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Articles / Applying to College / Student Safety Tips Beyond the Standard Fare?

Sept. 17, 2008

Student Safety Tips Beyond the Standard Fare?

Question: College students are often warned about the dangers of drug and alcohol abuse, date rape, unplanned pregnancies, and STD's ... although much of this advice, unforuntately, is met with rolled eyes or deaf ears. But what other safety suggestions can you make to first-year students that they may be more inclined to heed?

While caution when dealing with strangers and strange neighborhoods springs to mind, I suspect that this, too, may fall under the in-one-ear-and-out-the-other rubric. The same goes with, "Make certain you ride with only safe and sober drivers."


But two safety issues that students might be more apt to consider if warned are:

#1. Fire hazards: Candles are illegal in most dorms, but this rule is commonly disregarded, and unattended candles cause many campus fires and even loss of life. If you want to create "ambiance," try replacing a standard light bulb with a red one. Skip the flames! Also, when I was in college, a student put a towel over a lamp to dim it, apparently to effect a romantic mood. Instead, she started a serious fire. Mercifully, most of the damage was the result of the sprinkler system, not the smoke or fire, but that certainly put a damper on her love life ... so to speak.

#2. Pedestrian crossings: Even though I live in a pretty tame college town, there have been two students killed and several others injured in recent years. These accidents took place when the students were crossing the street, often in a marked crosswalk. Students tend to forget that not all drivers obey crosswalk laws, and some students simply bolt out in front of traffic, many with iPods blaring or in mid-phone-chatter. Such accidents are tragic .... and so easily avoided.

I hope that CC members will add other good safety suggestions that students might actually keep in mind as they start their college careers. Even little quirky things that may be specific to only a few kids or campuses (e.g., Gorge caution at Cornell) would be helpful.

Written by

Sally Rubenstone

Sally Rubenstone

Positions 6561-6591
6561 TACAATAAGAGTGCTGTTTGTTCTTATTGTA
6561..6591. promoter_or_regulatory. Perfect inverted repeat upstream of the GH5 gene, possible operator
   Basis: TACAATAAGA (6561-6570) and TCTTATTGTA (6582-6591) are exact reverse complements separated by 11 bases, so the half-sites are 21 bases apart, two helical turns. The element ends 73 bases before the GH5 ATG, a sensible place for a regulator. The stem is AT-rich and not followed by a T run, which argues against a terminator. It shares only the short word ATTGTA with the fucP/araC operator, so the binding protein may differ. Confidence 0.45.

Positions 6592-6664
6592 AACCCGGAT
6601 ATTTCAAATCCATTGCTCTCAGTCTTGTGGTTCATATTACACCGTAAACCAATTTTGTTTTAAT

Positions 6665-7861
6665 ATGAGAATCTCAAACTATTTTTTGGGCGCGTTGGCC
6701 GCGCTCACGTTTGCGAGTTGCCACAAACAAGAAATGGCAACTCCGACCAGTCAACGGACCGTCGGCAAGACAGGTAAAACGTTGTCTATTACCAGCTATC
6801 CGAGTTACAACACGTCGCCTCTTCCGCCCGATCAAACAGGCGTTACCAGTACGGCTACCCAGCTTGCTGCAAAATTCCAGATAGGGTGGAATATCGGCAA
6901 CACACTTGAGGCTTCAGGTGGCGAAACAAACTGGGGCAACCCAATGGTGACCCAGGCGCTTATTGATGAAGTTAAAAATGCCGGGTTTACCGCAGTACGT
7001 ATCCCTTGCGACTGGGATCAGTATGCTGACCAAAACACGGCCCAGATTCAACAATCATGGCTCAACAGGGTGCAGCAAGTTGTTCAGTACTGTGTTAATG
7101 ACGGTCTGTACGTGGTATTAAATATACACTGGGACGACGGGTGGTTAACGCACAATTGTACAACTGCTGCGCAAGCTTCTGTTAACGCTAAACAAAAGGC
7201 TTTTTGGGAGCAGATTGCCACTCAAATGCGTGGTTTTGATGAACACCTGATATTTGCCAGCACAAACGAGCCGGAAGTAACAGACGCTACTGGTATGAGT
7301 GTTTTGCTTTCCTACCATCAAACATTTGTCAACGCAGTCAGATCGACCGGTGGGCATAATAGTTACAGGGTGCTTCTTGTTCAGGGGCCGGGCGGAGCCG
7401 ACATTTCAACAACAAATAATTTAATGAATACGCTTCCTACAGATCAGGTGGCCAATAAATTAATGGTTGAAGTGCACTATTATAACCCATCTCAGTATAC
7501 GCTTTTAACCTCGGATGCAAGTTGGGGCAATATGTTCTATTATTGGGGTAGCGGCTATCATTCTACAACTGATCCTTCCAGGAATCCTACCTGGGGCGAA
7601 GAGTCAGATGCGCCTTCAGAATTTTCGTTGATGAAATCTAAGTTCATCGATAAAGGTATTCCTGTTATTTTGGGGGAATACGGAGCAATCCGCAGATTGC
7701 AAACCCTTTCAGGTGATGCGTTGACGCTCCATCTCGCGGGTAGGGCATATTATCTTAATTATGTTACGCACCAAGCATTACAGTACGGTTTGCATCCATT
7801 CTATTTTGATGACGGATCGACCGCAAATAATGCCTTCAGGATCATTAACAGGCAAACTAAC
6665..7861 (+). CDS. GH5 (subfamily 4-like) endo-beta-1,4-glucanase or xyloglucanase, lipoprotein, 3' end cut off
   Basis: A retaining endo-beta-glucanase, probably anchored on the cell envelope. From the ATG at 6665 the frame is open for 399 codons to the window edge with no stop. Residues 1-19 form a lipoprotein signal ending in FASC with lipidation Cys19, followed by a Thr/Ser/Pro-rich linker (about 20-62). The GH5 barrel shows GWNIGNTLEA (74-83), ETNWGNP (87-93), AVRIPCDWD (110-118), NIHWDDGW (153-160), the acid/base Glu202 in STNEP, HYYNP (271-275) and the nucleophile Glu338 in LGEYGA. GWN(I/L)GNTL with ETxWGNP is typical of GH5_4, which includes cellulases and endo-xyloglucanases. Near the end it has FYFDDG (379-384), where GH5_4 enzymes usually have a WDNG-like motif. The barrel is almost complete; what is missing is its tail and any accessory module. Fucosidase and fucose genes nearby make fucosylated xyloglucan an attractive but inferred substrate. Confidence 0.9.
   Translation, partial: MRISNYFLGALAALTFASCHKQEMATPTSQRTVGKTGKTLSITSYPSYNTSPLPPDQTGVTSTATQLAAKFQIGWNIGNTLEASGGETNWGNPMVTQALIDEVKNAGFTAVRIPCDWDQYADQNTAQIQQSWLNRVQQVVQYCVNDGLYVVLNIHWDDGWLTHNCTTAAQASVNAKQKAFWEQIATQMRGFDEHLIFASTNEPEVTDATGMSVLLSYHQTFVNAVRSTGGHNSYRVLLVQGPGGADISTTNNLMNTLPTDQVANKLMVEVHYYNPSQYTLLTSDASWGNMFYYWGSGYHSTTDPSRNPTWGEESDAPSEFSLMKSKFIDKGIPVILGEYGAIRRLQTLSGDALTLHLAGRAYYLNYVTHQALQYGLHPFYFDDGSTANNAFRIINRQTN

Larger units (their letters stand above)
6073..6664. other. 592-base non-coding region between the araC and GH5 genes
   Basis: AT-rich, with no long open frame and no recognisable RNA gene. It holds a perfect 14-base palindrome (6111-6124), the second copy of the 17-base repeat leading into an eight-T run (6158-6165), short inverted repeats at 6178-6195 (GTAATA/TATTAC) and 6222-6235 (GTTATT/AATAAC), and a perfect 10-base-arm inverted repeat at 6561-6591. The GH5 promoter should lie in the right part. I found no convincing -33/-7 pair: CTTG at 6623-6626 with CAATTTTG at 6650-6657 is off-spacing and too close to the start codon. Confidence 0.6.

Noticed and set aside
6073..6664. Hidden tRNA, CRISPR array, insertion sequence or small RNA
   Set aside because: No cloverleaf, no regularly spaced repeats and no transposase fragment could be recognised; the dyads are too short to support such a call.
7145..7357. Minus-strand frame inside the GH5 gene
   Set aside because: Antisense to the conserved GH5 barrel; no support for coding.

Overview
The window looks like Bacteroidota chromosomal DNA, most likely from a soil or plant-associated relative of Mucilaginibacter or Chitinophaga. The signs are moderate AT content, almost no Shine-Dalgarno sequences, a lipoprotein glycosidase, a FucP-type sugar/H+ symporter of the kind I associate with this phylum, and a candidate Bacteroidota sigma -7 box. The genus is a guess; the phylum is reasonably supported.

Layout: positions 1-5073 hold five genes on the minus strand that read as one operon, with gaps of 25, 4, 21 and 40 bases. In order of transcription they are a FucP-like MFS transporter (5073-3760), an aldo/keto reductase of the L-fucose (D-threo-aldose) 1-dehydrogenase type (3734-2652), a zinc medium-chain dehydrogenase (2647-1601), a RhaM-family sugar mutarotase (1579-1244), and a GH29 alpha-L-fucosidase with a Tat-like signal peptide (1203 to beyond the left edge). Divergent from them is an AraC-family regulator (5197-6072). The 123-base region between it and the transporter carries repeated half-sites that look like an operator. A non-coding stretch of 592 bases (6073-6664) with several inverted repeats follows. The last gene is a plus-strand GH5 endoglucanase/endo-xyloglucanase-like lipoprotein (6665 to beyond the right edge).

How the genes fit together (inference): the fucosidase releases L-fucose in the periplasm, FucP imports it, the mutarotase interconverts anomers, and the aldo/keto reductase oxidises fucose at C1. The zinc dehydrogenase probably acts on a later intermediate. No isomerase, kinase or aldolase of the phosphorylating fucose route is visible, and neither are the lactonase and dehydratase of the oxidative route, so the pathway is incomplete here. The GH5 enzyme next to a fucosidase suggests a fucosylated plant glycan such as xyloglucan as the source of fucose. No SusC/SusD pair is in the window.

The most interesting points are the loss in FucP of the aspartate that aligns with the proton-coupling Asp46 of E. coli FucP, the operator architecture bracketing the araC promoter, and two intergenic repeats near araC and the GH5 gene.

Sally Rubenstone knows the competitive and often convoluted college admission process inside out: From the first time the topic of college comes up at the dinner table until the last duffel bag is unloaded on a dorm room floor. She is the co-author of Panicked Parents' Guide to College Admissions; The Transfer Student's Guide to Changing Colleges and The International Student's Guide to Going to College in America. Sally has appeared on NBC's Today program and has been quoted in countless publications, including The New York Times, The Washington Post, USA Weekend, USA Today, U.S. News & World Report, Newsweek, People and Seventeen. Sally has viewed the admissions world from many angles: As a Smith College admission counselor for 15 years, an independent college counselor serving students from a wide range of backgrounds and the author of College Confidential's "Ask the Dean" column. She also taught language arts, social studies, study skills and test preparation in 10 schools, including American international schools in London, Paris, Geneva, Athens and Tel Aviv. As senior advisor to College Confidential since 2002, Sally has helped hundreds of students and parents navigate the college admissions maze. In 2008, she co-founded College Karma, a private college consulting firm, with her College Confidential colleague Dave Berry, and she continues to serve as a College Confidential advisor. Sally and her husband, Chris Petrides, became first-time parents in 1997 at the ripe-old age of 45. So Sally was nearly an official senior citizen when her son Jack began the college selection process, and when she was finally able to practice what she had preached for more than three decades.

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